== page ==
Wonderful New "Ghostwriter" Review

Funmbi over at Goodreads wrote  a great review of Ghostwriter.

** spoiler alert ** I was very pleased to have received a ARC of this book from the publisher in exchange for my review. Lissa Bryan has been on my radar for some time, so when I found out about Ghostwriter, I knew I needed to read it as soon as possible. I tell you now: Bryan supersedes every single one of my expectations. She writes with such evocative and descriptive language. It's easy to place myself in the protagonist's shoes, to visualize and experience the settings, conversations, and events. I enjoy every moment of this book, and gladly give 4.5 stars.
We begin with Sara, a recently unemployed newspaper journalist. After being dumped by her live-in boyfriend, she's basically living hand to mouth, unable to pay her rent. She's been offered a position to be a ghostwriter for an up and coming politician. Using the advance she receives, Sara sets out to find a more affordable apartment. By chance, luck, or fate, Sara is given the opportunity to rent a house on a private island. And even more exciting, this house used to belong to her favorite writer, Seth Fortner, who mysteriously died in 1925. Sara instantly falls in love with the house and the life she can potentially build there. One day, while exploring, she comes across new information (via letters) about Seth's life. While learning more about Seth-his marriage, his family relationships, his time in World War I-it seems Seth may have never left the island. As Seth reveals himself and his secrets to Sara through her dreams, will she be able to help him heal and move beyond this world?
I have to say I love Bryan's characterization. She gives us well formulated characters with realistic qualities, some we admire and other characters we'd rather live without (or throw over a bridge). 
I like Sara. She's kind, caring, and mild mannered. Even though she's basically starving, Sara enjoys living a simple, quiet life as a writer. From the beginning, I'm rooting for her. I want her to escape the ridiculous expectations of her mother and ex-boyfriend, finding happiness for herself.I also enjoy learning about Seth, though discovering the way her suffers-first through WWI and then at the hands of his own family-is absolutely heartbreaking. But through their relationship, both Seth and Sara confront their past horrors and support one another in overcoming the pain. They can finally let go.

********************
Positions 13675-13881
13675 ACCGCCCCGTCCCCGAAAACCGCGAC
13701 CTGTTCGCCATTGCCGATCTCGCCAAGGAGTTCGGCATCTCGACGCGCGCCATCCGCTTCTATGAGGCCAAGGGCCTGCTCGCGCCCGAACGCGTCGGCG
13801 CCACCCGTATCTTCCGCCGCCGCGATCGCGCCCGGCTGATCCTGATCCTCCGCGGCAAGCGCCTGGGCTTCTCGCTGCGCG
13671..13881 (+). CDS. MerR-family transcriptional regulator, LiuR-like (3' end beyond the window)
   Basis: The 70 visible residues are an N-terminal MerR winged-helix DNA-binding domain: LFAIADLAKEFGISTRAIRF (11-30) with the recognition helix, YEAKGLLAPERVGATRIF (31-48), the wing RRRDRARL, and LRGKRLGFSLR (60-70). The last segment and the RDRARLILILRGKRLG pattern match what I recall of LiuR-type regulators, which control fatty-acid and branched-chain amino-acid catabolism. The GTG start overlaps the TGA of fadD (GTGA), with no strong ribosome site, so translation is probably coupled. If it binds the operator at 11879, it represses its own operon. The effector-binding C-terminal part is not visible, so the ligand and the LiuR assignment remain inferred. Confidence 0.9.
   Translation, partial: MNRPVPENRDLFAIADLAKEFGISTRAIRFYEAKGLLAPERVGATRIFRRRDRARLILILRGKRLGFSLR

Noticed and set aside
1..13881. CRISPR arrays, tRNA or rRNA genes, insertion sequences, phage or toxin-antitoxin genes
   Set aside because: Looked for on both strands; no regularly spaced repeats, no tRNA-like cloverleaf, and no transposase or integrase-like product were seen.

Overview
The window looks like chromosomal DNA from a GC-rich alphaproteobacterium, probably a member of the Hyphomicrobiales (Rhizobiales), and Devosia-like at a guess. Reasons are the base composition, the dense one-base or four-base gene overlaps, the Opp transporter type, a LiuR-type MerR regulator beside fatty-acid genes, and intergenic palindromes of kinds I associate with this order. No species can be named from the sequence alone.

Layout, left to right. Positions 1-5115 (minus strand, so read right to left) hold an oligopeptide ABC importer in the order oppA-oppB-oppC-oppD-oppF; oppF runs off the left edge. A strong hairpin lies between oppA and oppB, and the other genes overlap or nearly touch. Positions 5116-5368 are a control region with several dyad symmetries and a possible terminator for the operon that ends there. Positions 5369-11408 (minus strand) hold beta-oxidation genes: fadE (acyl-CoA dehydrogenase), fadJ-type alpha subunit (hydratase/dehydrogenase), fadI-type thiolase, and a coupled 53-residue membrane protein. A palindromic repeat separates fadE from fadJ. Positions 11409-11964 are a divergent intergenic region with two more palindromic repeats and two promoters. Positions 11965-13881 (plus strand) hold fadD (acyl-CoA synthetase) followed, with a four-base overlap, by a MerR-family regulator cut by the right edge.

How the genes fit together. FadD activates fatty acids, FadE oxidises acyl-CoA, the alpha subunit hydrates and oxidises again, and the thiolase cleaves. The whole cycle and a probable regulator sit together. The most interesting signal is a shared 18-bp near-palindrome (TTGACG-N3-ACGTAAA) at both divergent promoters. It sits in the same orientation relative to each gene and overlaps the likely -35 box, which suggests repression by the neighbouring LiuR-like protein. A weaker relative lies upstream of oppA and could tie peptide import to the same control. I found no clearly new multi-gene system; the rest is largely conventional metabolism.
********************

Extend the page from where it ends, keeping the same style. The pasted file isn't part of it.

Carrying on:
To be completely honest, several times while reading, I find myself conflicted. I want so badly to enjoy the beautiful romance. But in the back of my mind, I keep trying to reconcile how, given their circumstances, Seth and Sara can be together. However, I shouldn't have been concerned because Bryan delivers us a beautiful, satisfying, and surprisingly logical ending. 
A few comments:
I enjoy the dream world Seth and Sara create together. WWI is one of my favorite time periods to study, and I can't imagine the amount of research Bryan had to do to be able to write so convincingly about it. The scenes Seth takes us to are graphic, realistic, and jarring. But there are wonderful moments too, like the speakeasy and the picnic in the park, which are also stunning in their description. Yet, again, while reading, I'm concerned! How can Sara continue to live this dream life?
From the initial meeting, I am suspicious of the Fortner family. Why are they so secretive about Seth's death? Why is Ginny so insistent that Sara live in this house? And then to find out the history of the Fortner's wealth...that century later, the family is still fighting over Seth's money...it's shameful and heartbreaking.
Seth's relationship with Marcella is so sad. It's truly unfortunate to see the the depth of Seth's love for his wife and then witness its degradation. At first, I'm very resentful and angry towards Marcella, but with Seth, I come to realize his good intentions play a part in driving her away:"...but in trying to protect her, he cut off communication with her and distanced himself."
I also enjoy watching Sara introduce Seth to new technology. One of the most poignent moments, for me, is when Seth learns there has been a second World War and several wars after it. His distress is so heart-felt when he questions the point of the first great war...all those lives lost, only for the world to have to endure conflict again and again.
Some of my favorite scenes involve the rather normal and natural progression of Seth and Sara's relationship:
- On the beach when Seth and Sara speak for the first time :)
- When Seth makes Sara blush
- Their first kiss... *sigh*
- The book inscription! "To Sara, who is poetry in motion." *cries*
- Sara wanting more intimacy, Seth trying to hold off for propriety's sake...
- Seth writing "I love you" in the sand! *cries*
- The proposal 
- The wedding
- The wedding night: "You can touch me however you like. I'm yours Seth" OOLALA! 
Even though tragedy, greed, life, death, and others' deception threaten to separate Seth and Sara, they find their happiness.
This book is truly one of a kind: an engaging plot, set in the present, yet taking us on a journey across time and place. We fall in love, worry, puzzle, fume, lament, and overcome, just as Seth and Sara do. This book is an absolute MUST READ. Dive in the first chance you get; then come find me so we can flail together.
BRAVA Lissa!

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